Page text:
DSpace

King Saud University Repository >
King Saud University >
COLLEGES >
Science Colleges >
College of Foods And Agricultural Science >
College of Foods And Agricultural Science >

Please use this identifier to cite or link to this item: http://hdl.handle.net/123456789/10159

Title: State-Space Approach to Spatial Variability of Crop Yield.
Authors: A. M. Al-Omran
D. R. Nielsen
K. Reichardt
C. Kirda
Issue Date: 1992
Abstract: Spatial crop yield variability complicates interpretation of field experiments if there is no information available about the spatial variability structure of the soil. Our objective was to determine, using a state-space approach, the underlying process in a soil that caused spatial yield variability of a N2-fixing crop and a nonfixing crop. On a heterogeneous soil, ryegrass (Lolium multiflorum L.) and alfalfa (Medicago sativa L.) were cropped on neighbouring transacts. Dinitrogen fixation, calculated with either the difference method or the 15N isotope dilution method and averaged across the transacts, did not differ. But, as we examined locations along the transact, differences in amount of fixed N calculated by each method became apparent. Yields of both crops showed different variability structures along the transacts. Local effective soil N content was related to local N uptake from soil and to soil symbiotic N2 fixation of alfalfa. In order to conclude this, the spatial distribution of the soil volume taken by stones in this partially rocky soil had to be considered. In stochastic (state-space) models based on spatial dependence between observations, crop yield, effective soil N, and N2 fixation were identified as first-order autoregressive processes moving through the transact. In other cases, state-space models were useful tools for spatial interpolation of plant yield, except for large yield alterations between neighbouring plots along a transact. This study showed that the spatial variability structure of yields could be explained from located field observations combined with state-space models.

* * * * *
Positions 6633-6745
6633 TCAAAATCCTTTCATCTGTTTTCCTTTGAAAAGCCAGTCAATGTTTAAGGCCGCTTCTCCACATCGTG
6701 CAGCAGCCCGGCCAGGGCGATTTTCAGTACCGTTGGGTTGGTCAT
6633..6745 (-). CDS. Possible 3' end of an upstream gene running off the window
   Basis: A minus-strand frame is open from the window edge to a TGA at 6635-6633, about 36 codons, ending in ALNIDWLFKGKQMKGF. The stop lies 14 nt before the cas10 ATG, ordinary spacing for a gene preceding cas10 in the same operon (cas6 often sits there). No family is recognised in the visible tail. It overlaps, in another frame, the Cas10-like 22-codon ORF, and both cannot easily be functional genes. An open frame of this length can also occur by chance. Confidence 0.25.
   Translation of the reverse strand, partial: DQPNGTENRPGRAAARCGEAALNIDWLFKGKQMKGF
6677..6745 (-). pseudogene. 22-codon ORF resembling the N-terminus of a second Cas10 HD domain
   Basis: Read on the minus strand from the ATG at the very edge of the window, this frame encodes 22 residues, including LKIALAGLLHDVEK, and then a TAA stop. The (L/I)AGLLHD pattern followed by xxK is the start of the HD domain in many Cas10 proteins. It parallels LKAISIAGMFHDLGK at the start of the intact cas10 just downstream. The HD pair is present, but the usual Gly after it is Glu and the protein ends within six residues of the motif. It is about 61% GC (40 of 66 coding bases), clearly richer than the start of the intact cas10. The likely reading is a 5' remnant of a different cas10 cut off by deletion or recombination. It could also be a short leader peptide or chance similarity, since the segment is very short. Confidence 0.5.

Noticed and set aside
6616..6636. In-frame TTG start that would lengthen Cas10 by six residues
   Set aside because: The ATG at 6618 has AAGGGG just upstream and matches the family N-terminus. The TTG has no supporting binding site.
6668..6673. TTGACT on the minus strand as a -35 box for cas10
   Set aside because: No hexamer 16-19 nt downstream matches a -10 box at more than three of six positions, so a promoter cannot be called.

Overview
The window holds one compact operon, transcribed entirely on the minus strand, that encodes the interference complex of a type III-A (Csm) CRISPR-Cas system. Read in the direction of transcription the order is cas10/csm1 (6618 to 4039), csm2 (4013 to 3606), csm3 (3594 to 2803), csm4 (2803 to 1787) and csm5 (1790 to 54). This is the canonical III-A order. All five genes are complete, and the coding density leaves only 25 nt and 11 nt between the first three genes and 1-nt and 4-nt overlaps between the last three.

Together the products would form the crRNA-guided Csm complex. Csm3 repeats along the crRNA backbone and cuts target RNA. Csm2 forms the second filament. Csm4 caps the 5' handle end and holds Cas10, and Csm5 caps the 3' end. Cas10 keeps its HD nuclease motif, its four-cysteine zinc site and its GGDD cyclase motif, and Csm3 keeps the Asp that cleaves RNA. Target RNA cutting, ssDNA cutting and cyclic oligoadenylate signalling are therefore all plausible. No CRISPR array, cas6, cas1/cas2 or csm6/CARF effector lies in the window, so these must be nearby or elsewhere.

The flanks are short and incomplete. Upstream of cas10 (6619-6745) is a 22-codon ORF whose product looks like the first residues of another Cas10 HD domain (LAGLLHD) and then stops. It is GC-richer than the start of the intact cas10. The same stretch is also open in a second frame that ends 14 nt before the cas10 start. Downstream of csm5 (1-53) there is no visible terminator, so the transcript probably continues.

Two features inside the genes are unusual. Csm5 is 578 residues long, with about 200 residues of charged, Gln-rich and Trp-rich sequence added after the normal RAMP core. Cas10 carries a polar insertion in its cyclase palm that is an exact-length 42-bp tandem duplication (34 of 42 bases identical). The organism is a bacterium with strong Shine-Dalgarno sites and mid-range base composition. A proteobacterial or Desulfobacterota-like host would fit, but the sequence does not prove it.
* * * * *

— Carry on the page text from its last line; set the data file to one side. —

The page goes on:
URI: http://hdl.handle.net/123456789/10159
Appears in Collections:College of Foods And Agricultural Science

Files in This Item:

File Description SizeFormat
306.docx11.82 kBMicrosoft Word XMLView/Open

Items in DSpace are protected by copyright, with all rights reserved, unless otherwise indicated.

 

DSpace Software Copyright © 2002-2007 MIT and Hewlett-Packard - Feedback